Empowering parents to improve education: Evidence from rural Mexico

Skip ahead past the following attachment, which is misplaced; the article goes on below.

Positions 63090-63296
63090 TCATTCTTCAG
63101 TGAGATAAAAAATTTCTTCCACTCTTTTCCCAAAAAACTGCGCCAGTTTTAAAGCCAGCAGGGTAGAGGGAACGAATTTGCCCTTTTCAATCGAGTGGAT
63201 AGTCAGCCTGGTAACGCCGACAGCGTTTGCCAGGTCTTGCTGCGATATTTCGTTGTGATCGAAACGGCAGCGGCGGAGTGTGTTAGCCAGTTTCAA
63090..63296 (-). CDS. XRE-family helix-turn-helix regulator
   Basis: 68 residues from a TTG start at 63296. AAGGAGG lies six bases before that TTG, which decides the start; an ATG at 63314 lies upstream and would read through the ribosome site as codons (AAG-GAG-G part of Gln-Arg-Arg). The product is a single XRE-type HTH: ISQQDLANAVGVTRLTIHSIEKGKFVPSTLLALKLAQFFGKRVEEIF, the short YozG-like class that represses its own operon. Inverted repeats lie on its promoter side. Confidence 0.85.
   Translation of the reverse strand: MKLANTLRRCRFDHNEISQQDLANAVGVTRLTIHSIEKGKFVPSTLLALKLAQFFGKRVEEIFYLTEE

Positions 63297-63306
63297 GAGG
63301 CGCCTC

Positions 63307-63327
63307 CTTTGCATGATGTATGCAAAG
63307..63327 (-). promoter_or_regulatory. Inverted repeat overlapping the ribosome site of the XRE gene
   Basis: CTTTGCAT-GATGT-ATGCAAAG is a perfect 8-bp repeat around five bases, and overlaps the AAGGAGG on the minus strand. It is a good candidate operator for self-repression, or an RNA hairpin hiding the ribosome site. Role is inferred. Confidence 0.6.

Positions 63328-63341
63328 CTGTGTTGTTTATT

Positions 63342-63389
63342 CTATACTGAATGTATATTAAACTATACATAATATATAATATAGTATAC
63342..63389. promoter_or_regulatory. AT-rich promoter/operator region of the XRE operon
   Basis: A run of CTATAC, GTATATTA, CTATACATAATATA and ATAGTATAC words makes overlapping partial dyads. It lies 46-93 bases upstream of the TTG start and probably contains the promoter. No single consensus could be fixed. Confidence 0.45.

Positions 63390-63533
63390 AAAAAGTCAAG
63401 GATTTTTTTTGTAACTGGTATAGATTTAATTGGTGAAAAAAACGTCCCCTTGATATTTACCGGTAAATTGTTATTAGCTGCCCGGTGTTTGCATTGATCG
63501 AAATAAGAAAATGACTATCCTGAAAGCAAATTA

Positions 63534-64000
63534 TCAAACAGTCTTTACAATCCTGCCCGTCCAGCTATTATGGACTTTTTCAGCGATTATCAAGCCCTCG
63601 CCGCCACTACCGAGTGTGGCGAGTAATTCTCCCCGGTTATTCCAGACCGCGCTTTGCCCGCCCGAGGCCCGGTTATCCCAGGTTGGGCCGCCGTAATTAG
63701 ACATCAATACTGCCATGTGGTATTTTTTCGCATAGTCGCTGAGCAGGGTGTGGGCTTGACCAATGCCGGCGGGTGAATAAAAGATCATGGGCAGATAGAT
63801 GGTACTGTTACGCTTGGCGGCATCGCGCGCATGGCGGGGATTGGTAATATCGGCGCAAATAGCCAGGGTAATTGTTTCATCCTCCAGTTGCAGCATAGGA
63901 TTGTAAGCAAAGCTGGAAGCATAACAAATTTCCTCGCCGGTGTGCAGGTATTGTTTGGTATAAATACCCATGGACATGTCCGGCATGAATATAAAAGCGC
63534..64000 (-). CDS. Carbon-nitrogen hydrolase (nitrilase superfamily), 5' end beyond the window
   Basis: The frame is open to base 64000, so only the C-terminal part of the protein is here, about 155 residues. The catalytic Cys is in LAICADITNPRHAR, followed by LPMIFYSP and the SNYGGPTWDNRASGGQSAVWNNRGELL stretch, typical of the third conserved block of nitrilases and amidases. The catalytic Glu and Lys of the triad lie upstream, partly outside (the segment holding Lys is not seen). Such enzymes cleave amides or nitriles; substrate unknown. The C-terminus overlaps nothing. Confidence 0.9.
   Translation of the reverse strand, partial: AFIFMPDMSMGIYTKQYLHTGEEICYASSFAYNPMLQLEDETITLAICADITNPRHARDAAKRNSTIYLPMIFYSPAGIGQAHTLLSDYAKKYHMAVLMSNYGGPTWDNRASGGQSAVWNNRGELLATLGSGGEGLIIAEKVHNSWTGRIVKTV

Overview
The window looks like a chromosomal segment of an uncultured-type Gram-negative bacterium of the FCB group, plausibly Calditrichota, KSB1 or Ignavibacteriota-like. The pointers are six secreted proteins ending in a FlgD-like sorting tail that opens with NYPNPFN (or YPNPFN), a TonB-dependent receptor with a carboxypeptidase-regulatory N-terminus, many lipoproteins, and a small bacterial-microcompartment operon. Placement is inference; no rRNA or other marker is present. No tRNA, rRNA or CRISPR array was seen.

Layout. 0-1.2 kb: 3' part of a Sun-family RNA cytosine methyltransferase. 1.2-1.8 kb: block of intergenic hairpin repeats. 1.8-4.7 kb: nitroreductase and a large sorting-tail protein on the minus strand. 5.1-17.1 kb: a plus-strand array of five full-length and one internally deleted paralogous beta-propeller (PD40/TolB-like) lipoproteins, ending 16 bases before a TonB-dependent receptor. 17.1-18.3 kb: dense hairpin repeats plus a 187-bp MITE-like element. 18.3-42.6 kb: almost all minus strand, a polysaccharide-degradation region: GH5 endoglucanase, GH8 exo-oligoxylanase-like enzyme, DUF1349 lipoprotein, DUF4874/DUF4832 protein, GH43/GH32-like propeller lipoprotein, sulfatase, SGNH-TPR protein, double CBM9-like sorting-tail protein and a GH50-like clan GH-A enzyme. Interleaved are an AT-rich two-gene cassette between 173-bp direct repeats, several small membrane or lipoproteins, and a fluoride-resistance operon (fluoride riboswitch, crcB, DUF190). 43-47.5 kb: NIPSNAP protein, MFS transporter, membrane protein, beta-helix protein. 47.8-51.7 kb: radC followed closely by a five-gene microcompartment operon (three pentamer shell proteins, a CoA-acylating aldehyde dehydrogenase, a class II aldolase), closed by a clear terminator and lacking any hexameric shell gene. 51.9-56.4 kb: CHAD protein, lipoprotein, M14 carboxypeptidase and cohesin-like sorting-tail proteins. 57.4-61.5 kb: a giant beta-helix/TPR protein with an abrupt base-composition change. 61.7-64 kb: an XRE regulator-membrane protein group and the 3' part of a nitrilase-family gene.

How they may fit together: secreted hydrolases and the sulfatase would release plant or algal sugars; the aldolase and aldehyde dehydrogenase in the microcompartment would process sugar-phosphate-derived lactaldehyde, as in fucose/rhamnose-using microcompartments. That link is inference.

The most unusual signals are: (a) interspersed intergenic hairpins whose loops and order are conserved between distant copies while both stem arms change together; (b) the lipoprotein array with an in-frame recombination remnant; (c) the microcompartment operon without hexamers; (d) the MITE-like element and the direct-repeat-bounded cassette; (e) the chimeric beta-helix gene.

We examine a very inexpensive program in Mexico that involves parents directly in the management of schools located in disadvantaged rural communities. The program, known as AGE, finances parent associations and motivates parental participation by involving them in the management of primary school grants. We find that AGE reduced grade failure by 7.4% and grade repetition by 5.5% in grades 1 through 3. However, while AGE was effective in poor communities, it had no effect in extremely poor communities.
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